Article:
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Read this! Quick!

Feeling Fat May Be Worse For You Than Being Fat

excerpt (and edit) after the jump!

NEW YORK (Reuters Health) – Obesity’s health effects could have more to do with feeling bad about being fat than actually being overweight, a new study shows.

Researchers who looked at a nationally representative group of more than 170,000 US adults found the difference actual weight and perceived ideal weight was a better indicator of mental and physical health than body mass index (BMI).

“The obesity ‘epidemic’ might have a lot more to do with our collective preoccupation with obesity than obesity itself,” the study’s lead author, Dr. Peter Muennig of Columbia University in New York City, told Reuters Health. “We still need to focus on healthy diet and exercise as public health officials, but we need to take fatness out of the equation. Were we to stop looking at body fat as a problem, the problem may well disappear.

Jeezumcrow I cannot believe this! What an incredibly positive step in understanding the difference between fat and health.

This is just exactly what I’ve been saying and screeching and proclaiming for about ten years now. To wit: stop treating fat people like second-class, non-human, lazy, stupid, diseased-riddled moral failures and I bet, just bet that our health, physical and mental, improves 1000%.

And those of us who have nary an “obesity related” health problem (me, me, pick me!) will stop believing that the slightest twinge, cough, or muscle ache from walking dogs for several hours every day is the dreaded Obesity Epidemic finally come to collect its latest not-at-all-innocent victim.

Edit: That’s it, Beverly. What would the world – and our health – be like if we didn’t feel apologetic for the space we take up.

The lead researcher the the study, Dr. Muennig of Columbia University admits,

“There needs to be a realization among public health officials and medical professionals that the messages we are giving the public could be doing more harm than good.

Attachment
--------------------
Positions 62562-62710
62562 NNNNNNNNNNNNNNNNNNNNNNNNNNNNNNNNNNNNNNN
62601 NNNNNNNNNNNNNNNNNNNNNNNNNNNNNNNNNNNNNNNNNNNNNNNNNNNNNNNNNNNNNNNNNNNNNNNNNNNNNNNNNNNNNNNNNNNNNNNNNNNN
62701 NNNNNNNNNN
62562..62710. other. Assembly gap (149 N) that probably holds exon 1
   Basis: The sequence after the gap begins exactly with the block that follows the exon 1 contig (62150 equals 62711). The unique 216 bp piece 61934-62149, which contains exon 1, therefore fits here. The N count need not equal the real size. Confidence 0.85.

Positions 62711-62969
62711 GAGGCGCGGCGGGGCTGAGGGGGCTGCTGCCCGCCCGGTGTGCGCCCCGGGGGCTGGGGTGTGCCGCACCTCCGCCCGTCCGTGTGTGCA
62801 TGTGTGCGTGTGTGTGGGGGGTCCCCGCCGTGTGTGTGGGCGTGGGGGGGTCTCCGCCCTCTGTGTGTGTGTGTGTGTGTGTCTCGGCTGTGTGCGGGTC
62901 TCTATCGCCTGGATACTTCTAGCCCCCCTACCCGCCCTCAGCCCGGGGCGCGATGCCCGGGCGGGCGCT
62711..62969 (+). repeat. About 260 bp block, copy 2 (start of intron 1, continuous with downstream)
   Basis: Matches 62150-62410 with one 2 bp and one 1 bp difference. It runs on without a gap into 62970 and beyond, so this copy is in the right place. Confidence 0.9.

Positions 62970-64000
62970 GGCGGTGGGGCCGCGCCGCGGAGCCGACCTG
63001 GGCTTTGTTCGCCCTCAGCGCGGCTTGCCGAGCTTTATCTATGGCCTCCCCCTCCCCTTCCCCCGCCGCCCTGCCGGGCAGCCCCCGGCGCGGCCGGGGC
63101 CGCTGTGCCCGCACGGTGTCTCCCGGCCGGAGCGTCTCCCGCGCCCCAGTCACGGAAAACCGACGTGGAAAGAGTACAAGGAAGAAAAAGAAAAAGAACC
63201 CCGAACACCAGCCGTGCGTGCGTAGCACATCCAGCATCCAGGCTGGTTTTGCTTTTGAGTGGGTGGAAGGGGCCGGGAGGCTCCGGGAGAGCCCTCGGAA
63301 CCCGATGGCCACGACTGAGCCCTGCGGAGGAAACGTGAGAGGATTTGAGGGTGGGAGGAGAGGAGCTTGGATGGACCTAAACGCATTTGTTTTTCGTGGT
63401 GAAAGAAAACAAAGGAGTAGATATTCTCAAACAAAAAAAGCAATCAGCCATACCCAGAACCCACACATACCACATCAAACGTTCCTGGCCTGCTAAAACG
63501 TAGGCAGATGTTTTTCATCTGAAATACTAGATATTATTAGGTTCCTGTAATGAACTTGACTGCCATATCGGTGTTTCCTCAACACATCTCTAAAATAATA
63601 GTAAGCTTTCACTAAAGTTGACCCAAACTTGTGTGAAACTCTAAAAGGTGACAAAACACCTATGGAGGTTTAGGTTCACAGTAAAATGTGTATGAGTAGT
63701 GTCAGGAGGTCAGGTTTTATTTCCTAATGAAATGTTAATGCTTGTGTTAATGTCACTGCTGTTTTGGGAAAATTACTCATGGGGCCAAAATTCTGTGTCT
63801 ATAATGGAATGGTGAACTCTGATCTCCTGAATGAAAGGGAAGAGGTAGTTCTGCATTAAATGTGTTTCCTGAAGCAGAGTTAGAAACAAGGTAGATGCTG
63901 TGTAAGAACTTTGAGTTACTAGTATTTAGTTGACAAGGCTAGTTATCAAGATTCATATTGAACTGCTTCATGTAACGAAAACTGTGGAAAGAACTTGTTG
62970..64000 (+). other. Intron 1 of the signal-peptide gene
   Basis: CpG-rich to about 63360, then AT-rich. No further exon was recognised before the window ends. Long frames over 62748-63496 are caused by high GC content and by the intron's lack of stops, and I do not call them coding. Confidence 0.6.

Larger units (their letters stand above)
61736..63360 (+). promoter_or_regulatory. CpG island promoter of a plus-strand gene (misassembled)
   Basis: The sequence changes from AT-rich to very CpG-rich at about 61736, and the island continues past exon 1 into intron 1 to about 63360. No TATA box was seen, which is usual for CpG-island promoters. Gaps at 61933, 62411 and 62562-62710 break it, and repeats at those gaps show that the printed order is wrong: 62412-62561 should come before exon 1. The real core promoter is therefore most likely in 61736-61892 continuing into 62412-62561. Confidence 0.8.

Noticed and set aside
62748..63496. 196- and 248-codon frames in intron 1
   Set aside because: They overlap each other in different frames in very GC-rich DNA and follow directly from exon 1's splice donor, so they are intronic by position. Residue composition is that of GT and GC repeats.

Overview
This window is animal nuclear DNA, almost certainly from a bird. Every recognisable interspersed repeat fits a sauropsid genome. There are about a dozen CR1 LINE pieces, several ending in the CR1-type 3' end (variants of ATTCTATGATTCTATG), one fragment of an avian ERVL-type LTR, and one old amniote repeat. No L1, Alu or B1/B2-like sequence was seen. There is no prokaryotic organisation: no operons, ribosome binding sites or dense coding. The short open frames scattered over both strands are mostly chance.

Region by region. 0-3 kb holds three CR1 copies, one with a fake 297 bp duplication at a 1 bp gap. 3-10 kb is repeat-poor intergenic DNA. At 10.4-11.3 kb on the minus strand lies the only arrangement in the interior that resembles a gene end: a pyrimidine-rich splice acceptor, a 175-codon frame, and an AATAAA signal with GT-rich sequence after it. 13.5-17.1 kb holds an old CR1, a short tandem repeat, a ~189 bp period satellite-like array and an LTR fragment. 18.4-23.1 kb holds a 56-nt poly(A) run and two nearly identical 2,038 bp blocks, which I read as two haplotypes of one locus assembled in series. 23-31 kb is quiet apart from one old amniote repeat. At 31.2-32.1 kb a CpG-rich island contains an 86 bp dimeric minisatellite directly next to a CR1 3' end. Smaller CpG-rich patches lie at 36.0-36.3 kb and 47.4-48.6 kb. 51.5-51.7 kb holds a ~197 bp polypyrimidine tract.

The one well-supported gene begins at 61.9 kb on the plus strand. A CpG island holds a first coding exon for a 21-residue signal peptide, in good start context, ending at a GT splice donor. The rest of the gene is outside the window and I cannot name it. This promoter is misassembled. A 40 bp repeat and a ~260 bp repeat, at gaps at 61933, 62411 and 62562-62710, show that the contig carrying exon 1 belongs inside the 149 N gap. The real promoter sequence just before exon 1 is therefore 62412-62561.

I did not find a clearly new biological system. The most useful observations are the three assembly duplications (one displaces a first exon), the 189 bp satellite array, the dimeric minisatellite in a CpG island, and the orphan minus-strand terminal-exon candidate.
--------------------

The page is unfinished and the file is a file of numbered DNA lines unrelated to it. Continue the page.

It has long been recognized that “fat” does not necessarily equal unhealthy. Nonetheless, we doctors often have a very visceral reaction when we see an obese person in our office. This visceral reaction sets off a red light that says, ‘tell this person to lose weight.’ That is not the right way to approach obesity.”

Y’all should also check out First Do No Harm, a blog where anonymous contributors share their stories of unfair and discriminatory treatment at the hands of medical professionals.

How many fat people stay away from medical care until they are seriously ill, simply because they are afraid of how they will be treated by biased practitioners who have a visceral reaction the way they look? That, to me, is the true epidemic here.

3 Comments

  1. Well, I guess they have nothing else better to do than study obesity and tell us that we are all going to die….
    UM, we are ALL going to die someday……

  2. Beverly

    This is really interesting; but yet I can’t help but feel like if I were 100 lbs lighter my type II diabetes might not be in such poor shape. Or is it in good shape? You know what I mean. 😛

    (Now – before anyone jumps on me – I know obesity in and of itself won’t cause that. I have family history of it, and obesity (and barring that age will eventually) triggers the genes for it is the way I understand it.)

    That said, I think that mental state DOES have a lot to do with health, so it’d be interesting to see what a world would be like where I didn’t feel apologetic for the space I take up.

  3. Mimi

    That being said, my Grandson was just diagnosised with type 1 Juvenile Diabetes and he is as thin as a little rail and no one in the family has type 1. Also, I’m as big as a house but my cholesterol levels are great! So that bears the proof that fat doesn’t necessarily mean high, through the roof cholesterol levels.

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